Q: Why do people always call you Amy Spencer instead of just Amy?

A: I don’t know. But I like it. Which is probably why I introduce myself as Amy Spencer. Which is probably why people call me that.

Q: I’ve always wanted to start writing. What do you think?

A: I think you should! It’s the best job on the planet. It’s also the best hobby on the planet. And for me, strangely, it’s both. The best way to “start”…is to do just that. Just be prepared that not everything you write will end up published on paper for all the world to read—most things I write aren’t even out there. My advice from there is to give yourself a gift: Begin by writing about what you love, something that will keep you going whether you’ll be paid for it or not. And write using what only you can—your point of view, your job, your town, your dating disasters, your opinions, your family secrets. Also, perseverance, passion, and pass-along count for as much in the writing world as skill—maybe for more. So get started, keep at it, write what comes most easily from your point of view, and share what you write with as many people as you can.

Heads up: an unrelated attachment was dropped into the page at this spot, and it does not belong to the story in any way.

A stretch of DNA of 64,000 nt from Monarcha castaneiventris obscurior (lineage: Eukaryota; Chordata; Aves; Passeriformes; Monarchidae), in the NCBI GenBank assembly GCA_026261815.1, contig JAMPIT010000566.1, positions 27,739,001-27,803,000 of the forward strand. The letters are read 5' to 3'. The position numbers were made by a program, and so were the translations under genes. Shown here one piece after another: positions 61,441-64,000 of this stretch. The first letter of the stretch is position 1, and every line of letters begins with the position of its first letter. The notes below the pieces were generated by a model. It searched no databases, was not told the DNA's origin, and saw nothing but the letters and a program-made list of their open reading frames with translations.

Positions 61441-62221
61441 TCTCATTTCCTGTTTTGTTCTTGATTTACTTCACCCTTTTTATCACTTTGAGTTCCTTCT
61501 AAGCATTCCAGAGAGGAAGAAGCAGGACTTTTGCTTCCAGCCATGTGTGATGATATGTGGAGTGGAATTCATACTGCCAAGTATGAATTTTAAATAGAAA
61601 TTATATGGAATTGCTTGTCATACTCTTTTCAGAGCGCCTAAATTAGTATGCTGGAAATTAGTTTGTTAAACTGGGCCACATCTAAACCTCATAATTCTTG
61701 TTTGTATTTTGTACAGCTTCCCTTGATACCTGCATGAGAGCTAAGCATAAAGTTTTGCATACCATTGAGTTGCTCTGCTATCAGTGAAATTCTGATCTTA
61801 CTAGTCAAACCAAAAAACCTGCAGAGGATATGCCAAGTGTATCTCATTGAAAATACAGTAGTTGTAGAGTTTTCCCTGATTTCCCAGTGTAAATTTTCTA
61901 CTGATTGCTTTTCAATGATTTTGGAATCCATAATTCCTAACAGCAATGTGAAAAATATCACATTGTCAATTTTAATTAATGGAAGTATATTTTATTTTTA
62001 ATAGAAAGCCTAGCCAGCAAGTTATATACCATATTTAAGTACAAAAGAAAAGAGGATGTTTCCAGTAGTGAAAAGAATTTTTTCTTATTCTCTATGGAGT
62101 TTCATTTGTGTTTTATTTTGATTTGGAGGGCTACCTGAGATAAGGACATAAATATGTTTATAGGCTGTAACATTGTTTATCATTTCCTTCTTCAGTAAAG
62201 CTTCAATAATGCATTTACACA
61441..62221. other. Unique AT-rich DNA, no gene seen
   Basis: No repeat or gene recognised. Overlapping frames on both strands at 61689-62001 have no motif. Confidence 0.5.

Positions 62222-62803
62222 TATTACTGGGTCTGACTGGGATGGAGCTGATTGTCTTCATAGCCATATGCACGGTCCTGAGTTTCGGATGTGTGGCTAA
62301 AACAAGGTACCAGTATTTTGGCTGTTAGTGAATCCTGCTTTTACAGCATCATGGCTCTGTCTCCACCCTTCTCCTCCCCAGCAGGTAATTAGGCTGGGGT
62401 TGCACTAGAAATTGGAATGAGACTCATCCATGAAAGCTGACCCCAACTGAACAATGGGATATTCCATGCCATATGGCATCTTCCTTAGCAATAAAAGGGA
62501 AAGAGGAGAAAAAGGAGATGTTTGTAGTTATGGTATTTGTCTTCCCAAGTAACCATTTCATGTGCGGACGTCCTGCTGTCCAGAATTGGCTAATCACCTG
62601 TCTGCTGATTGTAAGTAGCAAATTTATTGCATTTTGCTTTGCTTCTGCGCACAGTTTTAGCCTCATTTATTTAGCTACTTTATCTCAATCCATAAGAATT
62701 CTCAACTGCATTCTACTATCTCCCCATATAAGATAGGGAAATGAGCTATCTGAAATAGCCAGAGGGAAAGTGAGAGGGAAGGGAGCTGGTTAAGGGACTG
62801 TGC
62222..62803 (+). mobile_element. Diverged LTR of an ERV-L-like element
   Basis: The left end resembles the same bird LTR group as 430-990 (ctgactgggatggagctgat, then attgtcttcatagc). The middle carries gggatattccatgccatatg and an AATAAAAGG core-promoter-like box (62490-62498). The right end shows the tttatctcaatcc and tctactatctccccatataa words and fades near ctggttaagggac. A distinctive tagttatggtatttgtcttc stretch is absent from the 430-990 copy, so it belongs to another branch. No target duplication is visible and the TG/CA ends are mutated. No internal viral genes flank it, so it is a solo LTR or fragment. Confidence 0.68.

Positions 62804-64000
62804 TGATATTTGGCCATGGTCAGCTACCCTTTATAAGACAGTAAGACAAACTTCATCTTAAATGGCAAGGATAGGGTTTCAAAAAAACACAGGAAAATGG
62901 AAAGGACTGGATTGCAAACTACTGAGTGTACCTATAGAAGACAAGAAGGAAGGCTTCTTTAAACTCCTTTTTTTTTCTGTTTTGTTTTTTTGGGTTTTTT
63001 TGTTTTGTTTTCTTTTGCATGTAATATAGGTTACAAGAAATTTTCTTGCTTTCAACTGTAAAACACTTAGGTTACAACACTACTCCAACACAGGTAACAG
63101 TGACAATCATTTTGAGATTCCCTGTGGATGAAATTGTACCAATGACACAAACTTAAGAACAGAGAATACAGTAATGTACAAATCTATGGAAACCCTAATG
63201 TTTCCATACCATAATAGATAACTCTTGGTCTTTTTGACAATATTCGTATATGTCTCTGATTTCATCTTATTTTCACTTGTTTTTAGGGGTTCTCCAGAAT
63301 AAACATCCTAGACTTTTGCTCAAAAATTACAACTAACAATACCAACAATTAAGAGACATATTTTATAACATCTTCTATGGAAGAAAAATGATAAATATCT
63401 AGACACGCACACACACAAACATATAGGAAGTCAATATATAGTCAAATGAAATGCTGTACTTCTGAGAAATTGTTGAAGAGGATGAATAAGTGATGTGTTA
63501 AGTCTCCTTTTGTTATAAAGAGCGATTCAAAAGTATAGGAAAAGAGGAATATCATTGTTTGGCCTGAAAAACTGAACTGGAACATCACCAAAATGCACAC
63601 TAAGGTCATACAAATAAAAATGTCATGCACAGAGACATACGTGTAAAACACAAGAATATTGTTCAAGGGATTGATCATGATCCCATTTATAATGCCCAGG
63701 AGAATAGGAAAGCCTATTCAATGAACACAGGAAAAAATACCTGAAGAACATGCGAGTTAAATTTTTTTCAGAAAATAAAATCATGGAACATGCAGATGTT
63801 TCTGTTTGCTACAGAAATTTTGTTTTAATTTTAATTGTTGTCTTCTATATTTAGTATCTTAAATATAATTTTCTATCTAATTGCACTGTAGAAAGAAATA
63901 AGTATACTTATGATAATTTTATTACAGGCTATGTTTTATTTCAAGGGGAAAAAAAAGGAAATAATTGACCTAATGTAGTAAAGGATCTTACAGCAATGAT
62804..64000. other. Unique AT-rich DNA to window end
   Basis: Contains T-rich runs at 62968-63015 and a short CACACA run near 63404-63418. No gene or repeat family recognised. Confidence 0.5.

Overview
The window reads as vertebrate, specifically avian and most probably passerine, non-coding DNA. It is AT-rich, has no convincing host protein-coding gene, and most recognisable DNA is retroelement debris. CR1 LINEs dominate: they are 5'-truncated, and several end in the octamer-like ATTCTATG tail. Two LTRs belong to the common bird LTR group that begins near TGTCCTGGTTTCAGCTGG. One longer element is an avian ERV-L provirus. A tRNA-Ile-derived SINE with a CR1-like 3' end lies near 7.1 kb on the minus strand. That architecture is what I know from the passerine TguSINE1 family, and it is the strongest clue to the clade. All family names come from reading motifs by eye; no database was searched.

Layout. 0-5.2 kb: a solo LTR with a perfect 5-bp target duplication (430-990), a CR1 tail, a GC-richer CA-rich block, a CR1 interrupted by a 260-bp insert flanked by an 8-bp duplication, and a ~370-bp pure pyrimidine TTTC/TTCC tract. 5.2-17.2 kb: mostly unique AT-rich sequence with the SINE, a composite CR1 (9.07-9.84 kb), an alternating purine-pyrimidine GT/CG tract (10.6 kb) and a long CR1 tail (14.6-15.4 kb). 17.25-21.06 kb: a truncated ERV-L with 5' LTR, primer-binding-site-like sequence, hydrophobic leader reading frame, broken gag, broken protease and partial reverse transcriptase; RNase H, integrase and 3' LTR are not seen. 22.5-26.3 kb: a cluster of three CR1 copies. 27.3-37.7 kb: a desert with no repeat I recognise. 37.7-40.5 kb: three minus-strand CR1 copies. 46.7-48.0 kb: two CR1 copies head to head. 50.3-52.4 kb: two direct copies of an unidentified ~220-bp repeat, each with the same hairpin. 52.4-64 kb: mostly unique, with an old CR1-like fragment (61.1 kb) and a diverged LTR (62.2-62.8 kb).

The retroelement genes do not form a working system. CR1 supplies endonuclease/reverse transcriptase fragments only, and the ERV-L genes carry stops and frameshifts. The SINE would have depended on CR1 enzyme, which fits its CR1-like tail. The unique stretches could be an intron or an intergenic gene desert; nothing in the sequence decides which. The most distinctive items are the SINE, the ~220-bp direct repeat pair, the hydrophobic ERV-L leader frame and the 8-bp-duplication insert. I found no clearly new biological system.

Q: What are you working on next?

A: You mean what aren’t I working on? I always have multiple projects going at once. Currently, I am working on some children’s picture books—including one that would make a fabulous TV series—a memoir, and a screenplay. And I always have a book collaboration going as well.

Q: Do you like living in L.A.?

A: I love it. It’s been ten years now since I moved from New York, and the city has been treating me well. I also love how determined people are here to do what they love—like the guy bagging my groceries at Trader Joe’s who told me how, on the side, he helped build the marionette puppets for Beck’s last tour. “Whatever it takes to create your art,” he said, placing my $3 bottle of wine into the cart. As my husband put it, L.A. gets a bad rap because people come here to chase their dreams…but since when is going after your dreams a negative thing? I’m a dreams kind of girl. I think we should all be.

Q: Would you like another drink?

A: Yes. Thank you.